Meanwhile, in a statement shared with Mvskoke Media, Muscogee (Creek) Nation Attorney General Geri Wisner appeared to imply that Black Creeks don’t belong in the tribe.
“It is clear that the Citizenship Board followed the law in denying Plaintiffs’ applications for citizenship. The Muscogee (Creek) Constitution sets forth clear standards that make no provision for extending citizenship to non-Creek individuals,” Attorney General Wisner said.
Currently, out of the Five Tribes, only the Cherokee Nation has restored full citizenship to its formerly enslaved Black members. That only came in 2017 after a federal court ruling.
The Black Creek lawsuit aims to restore citizenship rights to:
Creeks of “African Descent.”
Free “Africans” living as citizens of the Creek Nation.
“Mixed blood” Creek Nation citizens.
Individuals who were enslaved by Muscogee (Creek) Nation, who were listed as Creek Freedmen on the Dawes Rolls because of the color of their skin.
Timeline of events
Plaintiffs represent their ancestors, who hope the Muscogee (Creek) Nation will settle the dispute and end the racial apartheid. It’s been a long journey to justice for Black Creeks, who helped build Historic Greenwood District, home to Black Wall Street.
August 11, 1866: Muscogee (Creek) Nation signs treaty with U.S. government abolishing slavery and giving full citizenship to the formerly enslaved people of African descent and their descendants.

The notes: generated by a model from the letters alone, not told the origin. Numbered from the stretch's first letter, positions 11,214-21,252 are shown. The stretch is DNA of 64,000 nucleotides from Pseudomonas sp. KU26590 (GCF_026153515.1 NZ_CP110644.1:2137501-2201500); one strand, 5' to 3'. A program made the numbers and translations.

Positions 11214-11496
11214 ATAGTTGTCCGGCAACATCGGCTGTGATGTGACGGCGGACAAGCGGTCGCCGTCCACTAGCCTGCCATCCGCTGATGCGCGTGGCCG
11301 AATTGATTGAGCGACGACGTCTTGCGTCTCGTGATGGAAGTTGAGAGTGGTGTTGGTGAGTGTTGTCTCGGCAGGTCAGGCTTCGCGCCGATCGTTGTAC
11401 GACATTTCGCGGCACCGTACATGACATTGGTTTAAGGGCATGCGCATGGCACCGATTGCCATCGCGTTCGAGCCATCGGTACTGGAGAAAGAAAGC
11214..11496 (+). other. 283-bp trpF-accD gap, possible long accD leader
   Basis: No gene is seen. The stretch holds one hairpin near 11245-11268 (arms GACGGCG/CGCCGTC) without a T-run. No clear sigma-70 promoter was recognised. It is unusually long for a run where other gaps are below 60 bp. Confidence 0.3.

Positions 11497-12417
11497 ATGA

October 9, 1979: Muscogee (Creek) Nation drafts new constitution excluding Freedmen descendants.
2005: Muscogee (Creek) Nation Supreme Court overturns tribal court decision that was in favor of Black Creeks.
2019: Federal court rejects Black Creeks’ lawsuit, saying they must first exhaust all remedies within the tribal court.
November 30, 2022: Coalition of Black Creeks and supporters hold rally inside Greenwood Cultural Center ahead of court hearing.
December 1, 2022: Muscogee (Creek) Nation District Judge Denette Mouser delays ruling on citizenship lawsuit.
February 9, 2023: Judge Mouser calls out Muscogee (Creek) Nation attorney general for refusing to turn over documents. Mouser gives deadline to turn over documents.
March 17, 2023: Final deadline for Muscogee (Creek) Nation to turn over documents ends; Judge awards fees in favor of plaintiffs Rhonda Grayson and Jeff Kennedy.
April 4 – April 6, 2023: Trial begins for Black Creeks seeking reinstatement into the tribal nation of their ancestors.
Tribal sovereignty or racist hypocrisy?
Ultimately, Black Creeks are hoping the Muscogee (Nation) Court will settle the dispute without the plaintiffs having to seek remedy at the federal level.
Notably, the tribal nation successfully used Article 1 of the 1866 Treaty to defend their sovereignty and land against Oklahoma governmental interference in the U.S. Supreme Court McGirt v. Oklahoma decision. Meanwhile, the tribal nation continues to ignore Article 2 of that same treaty, which expressly states Black Creeks are full citizens entitled to equal benefits.
Attorney Damario Solomon-Simmons said he hopes the discrimination will be rectified within the Muscogee Creek Nation court system without having to go to the U.S. federal courts.
“That’s the hope, but I don’t know if that’s gonna be the reality,” he said in December.
To register for the court hearing on April 4 at the Muscogee (Creek) Nation District Courthouse, click here.